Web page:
What are the thrombolytic therapy options for acute myocardial infarction (AMI)?

Updated: Dec 31, 2017
  • Author: Wanda L Rivera-Bou, MD, FAAEM, FACEP; Chief Editor: Erik D Schraga, MD  more...
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Answer

Answer

Aspirin inhibits platelets; the recommended dose is 162-325 mg of chewable aspirin.

Clopidogrel also inhibits platelets. For patients aged 75 years or younger, administer an oral loading dose of 300 mg. The COMMIT-CCS-2 and CLARITY-TIMI 28 trials provided evidence for benefit of adding clopidogrel to aspirin in patients undergoing fibrinolytic therapy. [25, 26] In patients older than 75 years, no loading dose is required; administer 75 mg orally. [16]

Heparin (unfractionated heparin [UFH] or low-molecular-weight heparin [LMWH]) inhibits thrombin. For UFH, the recommended dose is an intravenous (IV) bolus of 60 U/kg (maximum, 4000 U) followed by an initial infusion of 12 U/kg/hr (maximum, 1000 U/hr) adjusted to maintain the activated partial thromboplastin time (aPTT) at 1.5-2 times the control value.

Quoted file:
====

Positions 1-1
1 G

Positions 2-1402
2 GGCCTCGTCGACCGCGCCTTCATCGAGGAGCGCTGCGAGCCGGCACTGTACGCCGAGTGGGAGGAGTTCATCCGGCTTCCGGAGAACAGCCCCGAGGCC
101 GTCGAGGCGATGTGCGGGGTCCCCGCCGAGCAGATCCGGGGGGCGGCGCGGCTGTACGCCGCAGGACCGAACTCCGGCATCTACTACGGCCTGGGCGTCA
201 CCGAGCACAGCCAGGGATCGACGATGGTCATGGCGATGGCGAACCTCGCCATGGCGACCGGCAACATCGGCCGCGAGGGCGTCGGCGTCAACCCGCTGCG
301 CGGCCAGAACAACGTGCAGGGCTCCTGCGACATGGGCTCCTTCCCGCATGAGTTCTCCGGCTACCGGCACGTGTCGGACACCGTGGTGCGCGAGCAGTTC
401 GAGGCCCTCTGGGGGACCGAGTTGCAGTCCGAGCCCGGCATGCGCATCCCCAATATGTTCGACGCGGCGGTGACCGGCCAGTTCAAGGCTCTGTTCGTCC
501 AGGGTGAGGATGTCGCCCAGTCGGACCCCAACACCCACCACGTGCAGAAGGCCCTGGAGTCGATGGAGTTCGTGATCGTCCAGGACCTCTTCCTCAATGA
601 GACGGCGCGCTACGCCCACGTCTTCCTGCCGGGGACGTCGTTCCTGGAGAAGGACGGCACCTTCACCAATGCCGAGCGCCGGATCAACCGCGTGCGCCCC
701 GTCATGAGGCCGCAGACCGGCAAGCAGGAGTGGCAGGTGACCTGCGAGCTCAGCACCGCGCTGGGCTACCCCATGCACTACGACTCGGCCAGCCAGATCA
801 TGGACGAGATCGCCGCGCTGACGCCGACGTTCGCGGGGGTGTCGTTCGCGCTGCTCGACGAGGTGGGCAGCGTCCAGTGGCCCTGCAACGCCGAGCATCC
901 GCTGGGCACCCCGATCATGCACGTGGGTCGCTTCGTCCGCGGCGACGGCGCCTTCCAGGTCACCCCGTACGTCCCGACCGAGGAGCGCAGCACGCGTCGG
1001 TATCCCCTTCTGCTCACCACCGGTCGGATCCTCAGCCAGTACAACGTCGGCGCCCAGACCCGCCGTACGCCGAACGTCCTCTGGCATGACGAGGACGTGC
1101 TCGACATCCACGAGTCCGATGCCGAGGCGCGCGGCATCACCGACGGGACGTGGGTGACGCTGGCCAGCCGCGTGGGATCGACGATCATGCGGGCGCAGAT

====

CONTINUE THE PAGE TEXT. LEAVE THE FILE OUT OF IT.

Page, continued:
LMWH (eg, enoxaparin) is emerging as an alternative to UFH. Enoxaparin may be administered to patients younger than 75 years; the recommendation is a 30 mg IV bolus followed by 1 mg/kg subcutaneously every 12 hours. For patients aged 75 years or older, the IV bolus is eliminated and the subcutaneous dose reduced to 0.75 mg/kg every 12 hours. Regardless of age, if the creatinine clearance is less than 30 mL/min, the subcutaneous dose is 1 mg/kg every 24 hours. [16] Enoxaparin appeared superior to UFH in the EXTRACT-TIMI 25 trial. [27]

Fondaparinux should not be given as the sole anticoagulant to patients referred for PCI and is contraindicated for patients with a creatitine clearance of less than 30 mL/min.


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